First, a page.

We examined the relationship between lunate morphology (type 1 without a medial facet; type II with a medial facet) and dorsal intercalated segmental instability (DISI) in patients with scapholunate ligament injuries. We tested the primary null hypothesis that there is no relationship between lunate morphology and development of DISI. Secondary analysis compared the agreement of classifying lunate morphology based on the presence of a medial lunate facet, capitate-to-triquetrum (CT) distance, and magnetic resonance imaging (MRI).We performed a retrospective chart review of patients with known scapholunate ligament injuries from 2001 to 2016. Posterior-anterior radiographs and MRI, when available, were evaluated. CT distances were measured as a secondary classification method. DISI and scapholunate instability were determined as radiolunate angle >15° and scapholunate angle >60°, respectively. Differences between groups were determined using chi-square analysis with significance set at P < .05. Agreement between plain radiographs, MRI, and CT distance was calculated using the kappa statistic.Our search found 58 of 417 patients who met inclusion criteria; 41 of 58 had type II and 17 of 58 had type I lunates. There was no significant difference between groups in regard to DISI or scapholunate instability. Subanalysis using MRI alone or correcting any discrepancy between plain film and MRI classification, using MRI as the standard, found no difference between groups in regard to DISI or scapholunate instability.In patients with scapholunate ligament injuries, there are no differences in the development of DISI or scapholunate instability between patients with type I and type II lunates.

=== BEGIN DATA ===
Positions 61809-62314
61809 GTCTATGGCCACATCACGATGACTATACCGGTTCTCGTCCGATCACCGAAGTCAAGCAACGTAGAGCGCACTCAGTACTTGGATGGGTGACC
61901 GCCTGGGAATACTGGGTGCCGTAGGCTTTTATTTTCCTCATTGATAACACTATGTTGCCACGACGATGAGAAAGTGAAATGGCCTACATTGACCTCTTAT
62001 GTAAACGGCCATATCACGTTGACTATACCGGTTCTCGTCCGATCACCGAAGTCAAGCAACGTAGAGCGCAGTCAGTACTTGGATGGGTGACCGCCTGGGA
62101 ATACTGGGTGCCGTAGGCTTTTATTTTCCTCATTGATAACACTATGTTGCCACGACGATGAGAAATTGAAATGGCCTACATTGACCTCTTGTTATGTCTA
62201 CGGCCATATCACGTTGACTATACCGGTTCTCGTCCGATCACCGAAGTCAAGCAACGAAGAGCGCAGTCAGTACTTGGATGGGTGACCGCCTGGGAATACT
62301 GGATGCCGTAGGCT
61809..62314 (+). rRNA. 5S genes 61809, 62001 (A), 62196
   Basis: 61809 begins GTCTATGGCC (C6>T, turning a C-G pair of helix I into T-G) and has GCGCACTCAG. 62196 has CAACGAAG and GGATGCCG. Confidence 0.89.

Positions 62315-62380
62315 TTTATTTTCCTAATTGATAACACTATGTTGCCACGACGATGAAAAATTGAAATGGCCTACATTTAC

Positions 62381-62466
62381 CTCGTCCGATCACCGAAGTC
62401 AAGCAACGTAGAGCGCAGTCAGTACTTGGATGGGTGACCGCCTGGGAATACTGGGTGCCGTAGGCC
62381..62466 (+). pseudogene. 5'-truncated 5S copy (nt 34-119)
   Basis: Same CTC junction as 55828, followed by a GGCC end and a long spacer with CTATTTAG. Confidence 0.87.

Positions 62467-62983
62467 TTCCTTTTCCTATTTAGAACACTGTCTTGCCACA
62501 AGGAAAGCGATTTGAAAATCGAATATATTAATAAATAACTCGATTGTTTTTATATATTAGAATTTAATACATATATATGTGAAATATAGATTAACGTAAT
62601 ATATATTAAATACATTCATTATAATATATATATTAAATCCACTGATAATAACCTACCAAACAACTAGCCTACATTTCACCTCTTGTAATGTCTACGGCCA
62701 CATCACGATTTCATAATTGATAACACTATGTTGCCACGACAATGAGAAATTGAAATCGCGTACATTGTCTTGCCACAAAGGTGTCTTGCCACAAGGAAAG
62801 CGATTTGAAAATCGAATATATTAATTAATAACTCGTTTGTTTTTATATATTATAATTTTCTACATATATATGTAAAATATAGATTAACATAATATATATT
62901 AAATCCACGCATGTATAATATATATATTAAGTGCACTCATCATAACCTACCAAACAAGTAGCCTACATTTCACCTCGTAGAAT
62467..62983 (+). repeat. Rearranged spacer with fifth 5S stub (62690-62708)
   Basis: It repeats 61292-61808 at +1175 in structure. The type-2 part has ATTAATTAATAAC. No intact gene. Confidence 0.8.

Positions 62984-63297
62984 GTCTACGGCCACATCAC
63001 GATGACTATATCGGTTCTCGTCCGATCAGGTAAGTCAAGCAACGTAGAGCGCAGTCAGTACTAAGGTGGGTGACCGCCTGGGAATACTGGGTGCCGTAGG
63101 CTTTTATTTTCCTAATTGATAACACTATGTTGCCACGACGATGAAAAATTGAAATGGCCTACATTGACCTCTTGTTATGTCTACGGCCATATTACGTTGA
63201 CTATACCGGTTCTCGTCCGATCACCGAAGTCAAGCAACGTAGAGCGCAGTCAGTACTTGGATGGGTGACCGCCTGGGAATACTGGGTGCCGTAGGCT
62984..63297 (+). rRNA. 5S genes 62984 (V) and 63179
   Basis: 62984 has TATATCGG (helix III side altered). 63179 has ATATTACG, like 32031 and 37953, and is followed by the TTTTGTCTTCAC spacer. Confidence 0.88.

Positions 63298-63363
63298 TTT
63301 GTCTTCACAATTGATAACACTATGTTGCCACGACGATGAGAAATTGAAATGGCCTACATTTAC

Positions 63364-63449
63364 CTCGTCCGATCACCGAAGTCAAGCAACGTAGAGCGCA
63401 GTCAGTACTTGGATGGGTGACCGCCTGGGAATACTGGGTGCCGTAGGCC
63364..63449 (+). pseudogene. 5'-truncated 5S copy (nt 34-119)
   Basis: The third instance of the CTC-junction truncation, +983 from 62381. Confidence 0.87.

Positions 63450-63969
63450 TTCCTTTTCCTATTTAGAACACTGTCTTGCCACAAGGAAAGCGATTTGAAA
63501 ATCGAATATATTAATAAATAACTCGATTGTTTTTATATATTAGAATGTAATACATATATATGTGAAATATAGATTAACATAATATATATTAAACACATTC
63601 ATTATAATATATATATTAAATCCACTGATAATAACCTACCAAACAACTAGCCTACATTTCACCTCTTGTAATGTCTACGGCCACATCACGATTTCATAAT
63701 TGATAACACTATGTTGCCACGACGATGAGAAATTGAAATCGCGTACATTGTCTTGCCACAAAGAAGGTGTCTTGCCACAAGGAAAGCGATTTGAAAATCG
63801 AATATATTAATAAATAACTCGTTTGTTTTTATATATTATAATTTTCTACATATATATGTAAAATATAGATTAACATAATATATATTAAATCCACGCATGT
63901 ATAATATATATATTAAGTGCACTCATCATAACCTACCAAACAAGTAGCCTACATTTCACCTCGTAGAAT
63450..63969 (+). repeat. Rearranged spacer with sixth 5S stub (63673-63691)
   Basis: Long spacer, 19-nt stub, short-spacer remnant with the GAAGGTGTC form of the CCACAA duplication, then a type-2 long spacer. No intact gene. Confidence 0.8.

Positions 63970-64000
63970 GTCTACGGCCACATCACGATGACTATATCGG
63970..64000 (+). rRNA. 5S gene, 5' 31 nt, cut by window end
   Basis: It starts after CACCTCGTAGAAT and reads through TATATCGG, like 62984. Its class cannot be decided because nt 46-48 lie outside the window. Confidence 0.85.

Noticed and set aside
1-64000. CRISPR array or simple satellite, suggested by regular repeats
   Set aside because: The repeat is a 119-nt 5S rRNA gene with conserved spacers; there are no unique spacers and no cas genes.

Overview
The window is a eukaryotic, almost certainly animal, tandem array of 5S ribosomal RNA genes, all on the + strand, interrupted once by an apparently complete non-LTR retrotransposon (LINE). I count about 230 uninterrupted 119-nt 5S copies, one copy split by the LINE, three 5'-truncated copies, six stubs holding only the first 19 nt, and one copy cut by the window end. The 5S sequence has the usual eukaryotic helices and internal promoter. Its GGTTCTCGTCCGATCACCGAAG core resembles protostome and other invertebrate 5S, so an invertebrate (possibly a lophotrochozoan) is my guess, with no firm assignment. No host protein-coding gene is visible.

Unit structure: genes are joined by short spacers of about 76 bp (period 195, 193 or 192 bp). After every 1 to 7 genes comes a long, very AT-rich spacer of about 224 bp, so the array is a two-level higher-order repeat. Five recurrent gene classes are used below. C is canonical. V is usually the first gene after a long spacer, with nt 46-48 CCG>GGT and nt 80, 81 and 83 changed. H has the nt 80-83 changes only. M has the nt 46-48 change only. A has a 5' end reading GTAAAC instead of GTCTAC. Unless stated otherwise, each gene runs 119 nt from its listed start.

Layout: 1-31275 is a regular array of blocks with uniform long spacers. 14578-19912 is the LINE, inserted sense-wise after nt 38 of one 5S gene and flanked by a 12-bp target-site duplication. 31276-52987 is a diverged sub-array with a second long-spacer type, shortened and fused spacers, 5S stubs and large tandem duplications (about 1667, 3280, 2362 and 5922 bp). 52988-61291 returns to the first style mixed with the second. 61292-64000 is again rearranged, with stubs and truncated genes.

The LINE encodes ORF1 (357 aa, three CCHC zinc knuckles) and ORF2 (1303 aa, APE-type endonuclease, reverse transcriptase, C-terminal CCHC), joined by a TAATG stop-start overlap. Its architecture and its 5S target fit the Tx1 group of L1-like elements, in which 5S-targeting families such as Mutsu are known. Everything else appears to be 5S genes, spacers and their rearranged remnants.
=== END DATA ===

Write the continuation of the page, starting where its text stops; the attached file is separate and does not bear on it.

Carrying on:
View details for DOI 10.1177/1558944717709073
View details for PubMedID 28525962